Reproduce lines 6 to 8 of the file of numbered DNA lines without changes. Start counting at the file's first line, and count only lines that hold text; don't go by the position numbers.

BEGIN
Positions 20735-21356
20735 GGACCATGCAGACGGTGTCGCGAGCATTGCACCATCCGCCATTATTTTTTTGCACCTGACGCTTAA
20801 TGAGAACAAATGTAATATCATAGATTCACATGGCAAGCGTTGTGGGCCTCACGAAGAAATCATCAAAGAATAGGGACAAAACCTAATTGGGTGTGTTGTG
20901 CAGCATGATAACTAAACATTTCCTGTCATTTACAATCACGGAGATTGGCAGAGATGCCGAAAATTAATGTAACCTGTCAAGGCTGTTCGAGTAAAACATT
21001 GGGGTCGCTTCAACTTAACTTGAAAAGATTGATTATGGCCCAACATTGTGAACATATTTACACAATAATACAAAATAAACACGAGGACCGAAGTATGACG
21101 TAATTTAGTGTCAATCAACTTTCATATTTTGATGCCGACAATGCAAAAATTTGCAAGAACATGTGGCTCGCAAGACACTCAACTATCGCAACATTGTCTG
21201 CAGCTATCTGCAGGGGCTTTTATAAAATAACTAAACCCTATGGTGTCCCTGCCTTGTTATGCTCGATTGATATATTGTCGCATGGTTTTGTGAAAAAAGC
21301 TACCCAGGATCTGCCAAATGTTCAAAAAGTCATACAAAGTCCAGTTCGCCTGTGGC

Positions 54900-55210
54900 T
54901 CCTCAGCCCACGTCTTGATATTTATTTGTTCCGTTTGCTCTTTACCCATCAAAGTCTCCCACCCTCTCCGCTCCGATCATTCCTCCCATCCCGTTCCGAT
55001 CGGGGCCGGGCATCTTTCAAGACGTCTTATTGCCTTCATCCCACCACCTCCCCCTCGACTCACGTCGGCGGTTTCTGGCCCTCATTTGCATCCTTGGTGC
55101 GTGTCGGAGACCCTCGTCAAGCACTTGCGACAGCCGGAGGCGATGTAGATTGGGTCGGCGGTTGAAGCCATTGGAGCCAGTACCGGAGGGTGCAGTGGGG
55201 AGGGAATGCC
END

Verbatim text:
21101 TAATTTAGTGTCAATCAACTTTCATATTTTGATGCCGACAATGCAAAAATTTGCAAGAACATGTGGCTCGCAAGACACTCAACTATCGCAACATTGTCTG
21201 CAGCTATCTGCAGGGGCTTTTATAAAATAACTAAACCCTATGGTGTCCCTGCCTTGTTATGCTCGATTGATATATTGTCGCATGGTTTTGTGAAAAAAGC
21301 TACCCAGGATCTGCCAAATGTTCAAAAAGTCATACAAAGTCCAGTTCGCCTGTGGC